The Shameful Book Club: Mystery Novel Update

Not to get ahead of myself, but I might actually finish all my books for this season’s challenge. I might even finish the bonus books as well! Last month I read three of my six mystery novels for Spring. A bit of mystery and intrigue was the perfect way to welcome the warm air and sunshine back into my life. Yes, murder and 70-degree temperatures really brighten my mood. My first batch here were all older and all written by women. They range in tone, mystery style, and types of characters.

BA28X1_MEDFirst up for me was The Circular Staircase, which is the oldest novel on my list (1908) and also one of the funniest. Rachel Innes, an old spinster, plans to spend an extended vacation in the country with her niece and nephew, Gertrude and Halsey, in a lovely house they’ve rented in the country. The first night of her stay, she deals with a trespasser trying to break into the house and a strange noise that sounds like something large falling down a circular staircase at one end of the house. The next night there is an unexplained murder near the same stairs, and a body is discovered. This throws the family into a whirlwind of trouble. First Halsey is a suspect, then his friend that was visiting with them that evening, then almost everyone in the town! The pieces of the puzzle are so intricate and intertwined, that it was very hard for me to guess most of solution until rather close to the end of the book. There are several overlapping narratives at play and they just happened to coincide in a perfect storm. As I’ve mentioned in earlier posts, she’s one of the first originators of the “if I had only known” style of mystery, and if Rachel had only known one or two pieces of this puzzle, she would have probably been able to solve it much quicker.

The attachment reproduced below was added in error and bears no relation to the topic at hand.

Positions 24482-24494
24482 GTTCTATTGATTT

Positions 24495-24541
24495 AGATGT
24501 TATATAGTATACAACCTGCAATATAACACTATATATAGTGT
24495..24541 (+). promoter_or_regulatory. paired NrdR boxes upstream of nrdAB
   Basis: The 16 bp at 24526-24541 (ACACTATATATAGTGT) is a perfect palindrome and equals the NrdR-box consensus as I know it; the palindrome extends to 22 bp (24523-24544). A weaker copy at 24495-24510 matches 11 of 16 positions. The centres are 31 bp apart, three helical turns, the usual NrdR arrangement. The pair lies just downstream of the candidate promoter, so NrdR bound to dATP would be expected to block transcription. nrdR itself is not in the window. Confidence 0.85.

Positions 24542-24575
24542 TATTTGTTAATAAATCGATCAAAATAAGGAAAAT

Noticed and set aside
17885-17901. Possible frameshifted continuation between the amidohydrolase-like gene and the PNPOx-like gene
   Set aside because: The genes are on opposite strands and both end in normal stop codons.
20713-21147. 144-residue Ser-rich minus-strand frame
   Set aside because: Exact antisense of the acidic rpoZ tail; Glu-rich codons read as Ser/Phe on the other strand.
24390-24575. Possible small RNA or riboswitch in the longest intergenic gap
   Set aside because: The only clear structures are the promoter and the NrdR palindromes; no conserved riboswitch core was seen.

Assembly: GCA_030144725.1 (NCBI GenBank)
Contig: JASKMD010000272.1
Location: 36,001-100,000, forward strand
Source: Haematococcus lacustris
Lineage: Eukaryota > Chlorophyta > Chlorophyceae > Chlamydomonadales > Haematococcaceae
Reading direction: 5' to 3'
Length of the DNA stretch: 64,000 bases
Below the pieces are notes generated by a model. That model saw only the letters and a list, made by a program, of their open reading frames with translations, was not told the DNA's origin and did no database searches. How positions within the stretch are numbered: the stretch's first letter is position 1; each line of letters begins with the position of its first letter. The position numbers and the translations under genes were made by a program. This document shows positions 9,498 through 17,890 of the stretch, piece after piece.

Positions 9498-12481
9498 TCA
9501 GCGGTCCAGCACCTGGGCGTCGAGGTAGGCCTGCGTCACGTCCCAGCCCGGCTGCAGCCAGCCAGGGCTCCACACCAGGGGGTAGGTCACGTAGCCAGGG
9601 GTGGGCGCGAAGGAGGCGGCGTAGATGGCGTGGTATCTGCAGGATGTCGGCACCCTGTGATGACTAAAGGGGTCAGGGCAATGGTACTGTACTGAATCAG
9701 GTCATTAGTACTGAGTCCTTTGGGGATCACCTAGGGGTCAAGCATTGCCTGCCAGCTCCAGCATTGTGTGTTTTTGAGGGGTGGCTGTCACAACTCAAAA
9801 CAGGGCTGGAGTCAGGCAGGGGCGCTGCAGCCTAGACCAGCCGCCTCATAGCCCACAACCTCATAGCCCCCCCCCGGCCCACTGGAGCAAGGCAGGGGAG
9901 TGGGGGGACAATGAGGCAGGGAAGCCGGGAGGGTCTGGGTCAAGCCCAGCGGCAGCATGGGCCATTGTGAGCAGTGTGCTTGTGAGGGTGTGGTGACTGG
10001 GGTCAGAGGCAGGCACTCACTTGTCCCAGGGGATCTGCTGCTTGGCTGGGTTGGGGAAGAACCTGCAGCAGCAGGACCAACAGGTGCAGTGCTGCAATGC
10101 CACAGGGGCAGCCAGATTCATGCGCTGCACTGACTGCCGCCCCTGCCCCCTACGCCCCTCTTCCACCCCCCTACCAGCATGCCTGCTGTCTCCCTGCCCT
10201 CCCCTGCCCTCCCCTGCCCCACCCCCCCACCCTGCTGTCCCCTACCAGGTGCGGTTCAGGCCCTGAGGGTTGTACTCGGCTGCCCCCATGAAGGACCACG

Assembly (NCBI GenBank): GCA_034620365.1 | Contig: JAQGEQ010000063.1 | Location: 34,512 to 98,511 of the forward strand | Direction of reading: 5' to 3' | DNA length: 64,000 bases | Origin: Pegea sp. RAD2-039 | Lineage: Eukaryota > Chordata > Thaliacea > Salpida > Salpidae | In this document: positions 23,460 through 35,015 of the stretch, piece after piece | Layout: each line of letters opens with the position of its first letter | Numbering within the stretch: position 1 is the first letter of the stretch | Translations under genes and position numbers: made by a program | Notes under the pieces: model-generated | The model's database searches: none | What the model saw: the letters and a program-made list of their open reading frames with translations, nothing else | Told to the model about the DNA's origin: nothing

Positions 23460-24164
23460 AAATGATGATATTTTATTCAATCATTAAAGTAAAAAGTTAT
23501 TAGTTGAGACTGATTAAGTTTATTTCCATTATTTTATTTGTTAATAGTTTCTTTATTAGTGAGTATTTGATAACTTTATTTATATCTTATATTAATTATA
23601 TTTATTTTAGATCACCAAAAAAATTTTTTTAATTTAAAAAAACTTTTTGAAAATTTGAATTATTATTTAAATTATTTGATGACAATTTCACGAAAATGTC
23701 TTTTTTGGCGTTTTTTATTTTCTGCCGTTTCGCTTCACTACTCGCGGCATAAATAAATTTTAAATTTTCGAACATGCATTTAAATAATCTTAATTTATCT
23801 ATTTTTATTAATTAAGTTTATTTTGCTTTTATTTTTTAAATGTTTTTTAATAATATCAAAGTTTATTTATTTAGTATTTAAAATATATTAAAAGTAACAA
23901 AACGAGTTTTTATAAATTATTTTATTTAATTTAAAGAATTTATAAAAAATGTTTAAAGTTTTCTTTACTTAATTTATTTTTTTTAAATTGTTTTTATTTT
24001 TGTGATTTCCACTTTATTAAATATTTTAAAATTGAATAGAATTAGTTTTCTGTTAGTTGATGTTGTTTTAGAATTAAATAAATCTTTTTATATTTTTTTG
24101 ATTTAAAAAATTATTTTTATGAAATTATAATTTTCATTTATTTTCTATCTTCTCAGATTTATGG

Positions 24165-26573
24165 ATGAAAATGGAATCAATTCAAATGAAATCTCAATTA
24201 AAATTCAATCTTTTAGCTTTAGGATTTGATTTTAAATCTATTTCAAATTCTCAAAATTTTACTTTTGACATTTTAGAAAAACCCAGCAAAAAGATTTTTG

Some parts of this book are eyeroll-worthy, such as a man dying of fright, a hidden passageway, and a buried treasure of sorts. But then other elements are absolutely charming and hilarious. Rachel and her maid Liddy have that lovely relationship that only two cranky old biddies can have, and Rachel herself is full of a mischievousness that I admire. She is stubborn and not easily scared, which turned out to be great assets to her throughout this case. At the beginning of the novel, she admits that the events that transpired during this particular summer made her realize her passion for the case, and if she were a man she would have most certainly have been a hunter. That, to me, is an interesting character; an older woman who would normally be resigned to boring daily activities suddenly realizing a whole new exciting element to her own life.

Mary Roberts

Mary Roberts Rinehart

I listened to The Circular Staircase on Audible in the car on my way to Pittsburgh to see my aunt and uncle, which is kind of hilarious because Mary Roberts Rinehart is actually from Pittsburgh. The narrator was delightful, and I laughed several times out loud by myself in the car. And some parts of it were actually pretty creepy. I definitely recommend it both in print and audio.

Next I tackled Whose Body?, the first in the Lord Peter Wimsey series by Dorothy Sayers. I listened to this one on Audible as well, and unlike The Circular Staircase, my focus drifted a bit. The narrator’s voice was very soothing, and since I was driving back from Pittsburgh at the time I ended up just zoning out. I had a hard time following the actual story, and even if I had been, I don’t think I’d be terribly impressed.

The plot is crazy. If I were to play two truths and a lie with plot points from Whose Body?, you’d never be able to tell which were truths. Here are some highlights:

  • A naked dead man is found in an architect’s bathtub.
  • An enormous amount of stock is bought in Prussian oil.
  • A man is jilted by a woman years ago and is finally now taking his rightful revenge, because when women turn men down the whole world falls apart.
  • Two similar looking men go missing and it throws everyone off for like half the book.
  • A doctor believes that we should remove the part of the brain that produces guilt because it’s a weak part of human evolution. I missed a lot of this plot point and don’t really understand the reasoning for it.
  • There is a complicated and confusing body switch.